OSLO and the Single Lens - Part 2

EE/PHY 448/548

Scott Prahl

Nov 2019, Version 3


This is the second part of a tutorial that covers OSLO basics; specifically, how to enter lens data into OSLO. In particular, it explains how to set the size of the object and select rays to be traced.

  • The FAQ may give you a hint or two that will make the OSLO experience a bit less horrible.

  • The first part of this tutorial should have gotten you to the point of entering most of the lens data into the Surface Data spreadsheet.

  • This tutorial is one from a list of other tutorials that are available.

New ideas

  • Setting the index of refaction

  • Using Pickup to automatically update cells

  • Using Setup to set the object height

  • Using Autofocus - paraxial to automatically focus

  • Force drawing of surfaces

  • Set the height of an object

  • Selecting the rays to be traced

  • Modifying the entrance beam diameter

The Problem

The problem is to ray trace light from an object through a biconvex lens to the image plane.

Biconvex Lens Raytrace

  • The focal length of the lens should be 50mm
  • The index of refraction of the lens is 1.5
  • The object is 100mm from the lens.
  • The object height is 15
  • The lens diameter is 38mm
  • The lens thickness is 8mm

Setting the index of refraction

Instead of using a real glass with chromatic dispersion, we want this lens to have an index of refraction equal to 1.5

Specifically this means that the first surface AST should have an index of refraction of 1.5. To do this, click on the button in the glass column of the AST line. Select Direct... from the pop-up menu and you'll see

Refractive Index

where I have already changed the refractive index at each wavelength to 1.5. Click the green check box in the upper left hand corner of the dialog box and your Surface Data spreadsheet should look like

starting data

The three wavelength are traditional optical design wavelengths and correspond to easily obtained Fraunhofer emission lines for green, blue, and red light.

Helium d-line587.56nmGreen
Hydrogen F-line486.13nmBlue
Hydrogen C-line656.27nmRed

Drawing the Optical System

Click on the Draw Off button

You should now see something like

System Sketch

So far, so good. However,

  • the focal length of the lens is not 50mm
  • the object is not visible
  • the image is not apparent
  • the rays are smushed together

Let's fix each of these in turn.

Fixing the focal length

The easiest way to get the focal length to be 50mm is to change the curvature of the lenses. Because this lens is equi-convex, we'll modify one of the radii of curvatures to automatically be entered as the negative of the first surface radius of curvature.

To do this, click on the button in the RADIUS column of the row numbered 2. Select Minus Curvature Pickup and answer 1 when asked to Enter the pickup source surface and then click OK for the next two dialog boxes.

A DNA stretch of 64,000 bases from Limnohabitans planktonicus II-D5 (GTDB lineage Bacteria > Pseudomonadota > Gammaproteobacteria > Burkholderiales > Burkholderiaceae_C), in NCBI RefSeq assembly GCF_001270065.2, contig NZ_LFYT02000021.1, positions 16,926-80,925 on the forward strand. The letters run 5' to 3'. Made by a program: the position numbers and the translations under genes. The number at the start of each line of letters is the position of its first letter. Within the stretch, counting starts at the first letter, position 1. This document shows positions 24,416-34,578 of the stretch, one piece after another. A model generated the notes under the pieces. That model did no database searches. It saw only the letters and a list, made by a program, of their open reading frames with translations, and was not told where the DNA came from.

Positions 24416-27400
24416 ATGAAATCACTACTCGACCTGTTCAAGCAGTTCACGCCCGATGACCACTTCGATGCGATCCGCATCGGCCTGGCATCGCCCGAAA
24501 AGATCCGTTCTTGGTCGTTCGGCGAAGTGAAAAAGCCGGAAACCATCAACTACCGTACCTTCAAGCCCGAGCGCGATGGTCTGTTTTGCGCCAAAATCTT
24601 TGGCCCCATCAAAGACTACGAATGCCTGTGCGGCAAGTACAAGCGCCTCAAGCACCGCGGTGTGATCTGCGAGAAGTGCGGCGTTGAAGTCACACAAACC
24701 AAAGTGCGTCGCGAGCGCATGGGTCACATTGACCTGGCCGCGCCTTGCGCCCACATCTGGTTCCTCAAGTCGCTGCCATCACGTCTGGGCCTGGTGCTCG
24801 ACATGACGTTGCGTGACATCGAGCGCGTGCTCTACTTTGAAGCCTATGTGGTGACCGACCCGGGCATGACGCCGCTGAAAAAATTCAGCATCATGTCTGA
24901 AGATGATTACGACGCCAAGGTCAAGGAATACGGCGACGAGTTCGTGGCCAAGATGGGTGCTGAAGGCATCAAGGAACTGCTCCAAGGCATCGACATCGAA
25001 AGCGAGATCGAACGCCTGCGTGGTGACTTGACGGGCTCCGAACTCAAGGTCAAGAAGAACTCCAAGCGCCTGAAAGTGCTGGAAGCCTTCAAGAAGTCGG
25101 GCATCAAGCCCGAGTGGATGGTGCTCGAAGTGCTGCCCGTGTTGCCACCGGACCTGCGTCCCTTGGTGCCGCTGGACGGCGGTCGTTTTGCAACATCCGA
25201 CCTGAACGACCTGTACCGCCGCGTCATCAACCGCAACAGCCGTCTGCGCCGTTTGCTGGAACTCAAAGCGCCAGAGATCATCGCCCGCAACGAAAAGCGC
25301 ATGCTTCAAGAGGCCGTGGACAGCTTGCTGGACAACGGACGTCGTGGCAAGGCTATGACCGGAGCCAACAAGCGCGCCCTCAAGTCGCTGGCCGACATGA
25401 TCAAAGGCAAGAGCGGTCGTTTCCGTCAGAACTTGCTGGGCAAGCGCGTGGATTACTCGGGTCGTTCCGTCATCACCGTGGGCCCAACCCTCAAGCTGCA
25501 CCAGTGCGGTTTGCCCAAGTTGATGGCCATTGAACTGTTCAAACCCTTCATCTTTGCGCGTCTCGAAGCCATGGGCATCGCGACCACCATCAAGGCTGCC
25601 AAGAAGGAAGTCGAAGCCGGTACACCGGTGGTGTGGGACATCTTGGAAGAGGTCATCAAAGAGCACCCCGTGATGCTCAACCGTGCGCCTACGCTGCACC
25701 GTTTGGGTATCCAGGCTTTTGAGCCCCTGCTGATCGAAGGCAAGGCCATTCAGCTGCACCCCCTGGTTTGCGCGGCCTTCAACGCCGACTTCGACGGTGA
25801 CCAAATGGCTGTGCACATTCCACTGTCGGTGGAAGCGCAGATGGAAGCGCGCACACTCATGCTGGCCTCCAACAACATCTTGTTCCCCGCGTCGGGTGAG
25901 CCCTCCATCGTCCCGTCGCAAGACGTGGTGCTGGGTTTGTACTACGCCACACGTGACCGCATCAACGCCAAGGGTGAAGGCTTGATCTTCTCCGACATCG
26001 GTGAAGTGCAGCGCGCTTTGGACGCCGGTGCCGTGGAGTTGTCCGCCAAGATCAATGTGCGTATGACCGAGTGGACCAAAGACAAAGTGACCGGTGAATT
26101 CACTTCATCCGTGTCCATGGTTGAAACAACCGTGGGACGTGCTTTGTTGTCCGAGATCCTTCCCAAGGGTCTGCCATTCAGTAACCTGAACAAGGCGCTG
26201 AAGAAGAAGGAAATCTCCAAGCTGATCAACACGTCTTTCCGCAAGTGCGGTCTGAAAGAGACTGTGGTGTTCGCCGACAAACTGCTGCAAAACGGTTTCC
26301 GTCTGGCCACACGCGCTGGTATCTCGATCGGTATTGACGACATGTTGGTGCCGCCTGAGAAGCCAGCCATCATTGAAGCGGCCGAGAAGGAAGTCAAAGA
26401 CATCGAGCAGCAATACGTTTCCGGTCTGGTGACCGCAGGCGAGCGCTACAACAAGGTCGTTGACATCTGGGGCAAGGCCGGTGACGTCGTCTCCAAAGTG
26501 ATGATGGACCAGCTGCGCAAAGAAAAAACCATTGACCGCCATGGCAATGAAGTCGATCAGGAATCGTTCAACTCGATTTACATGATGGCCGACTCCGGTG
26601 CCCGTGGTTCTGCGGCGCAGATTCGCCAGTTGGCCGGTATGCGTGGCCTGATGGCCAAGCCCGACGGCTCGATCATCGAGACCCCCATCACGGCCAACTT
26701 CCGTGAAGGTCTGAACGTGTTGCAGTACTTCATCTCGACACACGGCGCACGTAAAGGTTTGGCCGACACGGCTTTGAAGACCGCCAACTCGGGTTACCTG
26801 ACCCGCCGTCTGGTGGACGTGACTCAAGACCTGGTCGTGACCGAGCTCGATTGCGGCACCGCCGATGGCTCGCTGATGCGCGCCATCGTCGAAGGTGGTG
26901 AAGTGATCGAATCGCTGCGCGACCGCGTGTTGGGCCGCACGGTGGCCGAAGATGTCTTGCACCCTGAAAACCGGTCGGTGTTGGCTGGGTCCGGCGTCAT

System Vertices

Now when you change the RADIUS of first surface (the AST surface), the RADIUS of the second surface will automatically get updated. Try this.

Now repeatedly change the radius until you obtain an effective focal length to be 50mm as shown below.

System Vertices

Now, in a sense, you have designed your first lens.

Telling OSLO to Show the Object and Image

To force OSLO to show the OBJ and IMS surface, one uses the button in the SPECIAL column.

In the OBJ row click the button and navigate Surface Control (F) -> General to get the following dialog box

curvature AST

Change the appearance from Automatic to Drawn

Do the same for the IMS surface. The drawing should look like

system with object image

and the Surface Data spreadsheet should look like

surface data

Increasing the object size

You cannot change the object height (APERTURE RADIUS) by just clicking and entering the object height. Instead, you must click the Setup button in the Surface Data window. Here there is a place to specify the object height.

height dialog

After entering the object height as 15mm, the Surface Data spreadsheet should be

data with height

the system should look like

system with height

Now this is close to the desired system layout. The object is imaged nicely at the image plane that is 100 mm from the back surface of the lens.

Using more of the lens

In the image above, only the most central rays are shown. How do we trace rays through the top and bottom of the lens?

This is a 38mm lens with a 19mm aperture. What if we want to see rays at 15mm from the center?

The trick here is to change the Ent beam radius (entering beam radius) to 15mm. (This is the radius for a ray in the aperture plane --- in this example the first surface.)

Now the Surface Data spreadsheet should be

data with height

the system should look like

system with height

Changing the rays that are drawn

What if we just want to trace a bunch of rays from the top of the object? In this case the Surface Data spreadsheet should be

Go to the Lens menu and select Lens Drawing Conditions ... to get the following dialog box.

data with height

By changing boxes in yellow, you can obtain the following drawing that draws seven rays from the top of the object

system with height

These rays do not cross at the image plane like the paraxial ones did. Spherical aberrations are really big. This is why small F# lenses (ratio of focal length to aperture diameter) that focus well are expensive.

Next steps

The next tutorial will cover the basics of mirrors.

The next tutorial will introduce OSLO optimizations.

This document is also available as a Jupyter notebook as simple2.ipynb.

© 2019 Scott Prahl

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